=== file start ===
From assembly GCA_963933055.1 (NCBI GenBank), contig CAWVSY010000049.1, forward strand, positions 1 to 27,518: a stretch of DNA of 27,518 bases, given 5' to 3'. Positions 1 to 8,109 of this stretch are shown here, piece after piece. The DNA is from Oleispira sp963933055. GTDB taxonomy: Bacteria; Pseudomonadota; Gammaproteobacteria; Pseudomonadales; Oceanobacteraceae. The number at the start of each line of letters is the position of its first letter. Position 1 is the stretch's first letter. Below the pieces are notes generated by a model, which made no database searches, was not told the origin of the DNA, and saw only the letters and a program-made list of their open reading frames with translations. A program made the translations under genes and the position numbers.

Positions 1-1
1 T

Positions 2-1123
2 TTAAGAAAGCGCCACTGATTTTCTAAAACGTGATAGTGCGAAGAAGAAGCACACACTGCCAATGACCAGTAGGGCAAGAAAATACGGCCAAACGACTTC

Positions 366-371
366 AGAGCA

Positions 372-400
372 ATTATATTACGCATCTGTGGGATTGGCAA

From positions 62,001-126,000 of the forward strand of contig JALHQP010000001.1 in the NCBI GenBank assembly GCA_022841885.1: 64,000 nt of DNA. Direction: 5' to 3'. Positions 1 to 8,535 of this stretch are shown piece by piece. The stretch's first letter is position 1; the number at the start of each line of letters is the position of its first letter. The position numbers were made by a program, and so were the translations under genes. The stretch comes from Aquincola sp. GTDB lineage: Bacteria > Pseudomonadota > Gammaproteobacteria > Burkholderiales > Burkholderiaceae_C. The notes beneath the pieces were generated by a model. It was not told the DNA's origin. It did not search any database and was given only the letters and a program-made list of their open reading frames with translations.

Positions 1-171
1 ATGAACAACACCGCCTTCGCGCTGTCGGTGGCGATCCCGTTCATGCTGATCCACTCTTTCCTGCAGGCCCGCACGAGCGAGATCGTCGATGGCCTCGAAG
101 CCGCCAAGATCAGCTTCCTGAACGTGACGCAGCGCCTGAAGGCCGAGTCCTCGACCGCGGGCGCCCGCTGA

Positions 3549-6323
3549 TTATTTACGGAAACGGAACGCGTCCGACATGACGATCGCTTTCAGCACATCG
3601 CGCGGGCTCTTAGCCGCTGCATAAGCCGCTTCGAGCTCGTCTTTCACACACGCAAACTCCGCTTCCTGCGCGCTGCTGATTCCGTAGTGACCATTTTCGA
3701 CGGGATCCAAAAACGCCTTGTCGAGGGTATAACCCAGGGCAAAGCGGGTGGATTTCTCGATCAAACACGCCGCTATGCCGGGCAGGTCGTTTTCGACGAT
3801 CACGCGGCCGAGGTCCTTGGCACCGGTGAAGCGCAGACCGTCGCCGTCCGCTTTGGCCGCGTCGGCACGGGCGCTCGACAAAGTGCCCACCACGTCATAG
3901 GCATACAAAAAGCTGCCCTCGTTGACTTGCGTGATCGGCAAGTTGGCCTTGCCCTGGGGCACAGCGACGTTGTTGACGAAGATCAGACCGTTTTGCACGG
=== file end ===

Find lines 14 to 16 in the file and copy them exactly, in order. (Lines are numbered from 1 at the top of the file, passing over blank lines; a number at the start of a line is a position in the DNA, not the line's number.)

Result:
Positions 3549-6323
3549 TTATTTACGGAAACGGAACGCGTCCGACATGACGATCGCTTTCAGCACATCG
3601 CGCGGGCTCTTAGCCGCTGCATAAGCCGCTTCGAGCTCGTCTTTCACACACGCAAACTCCGCTTCCTGCGCGCTGCTGATTCCGTAGTGACCATTTTCGA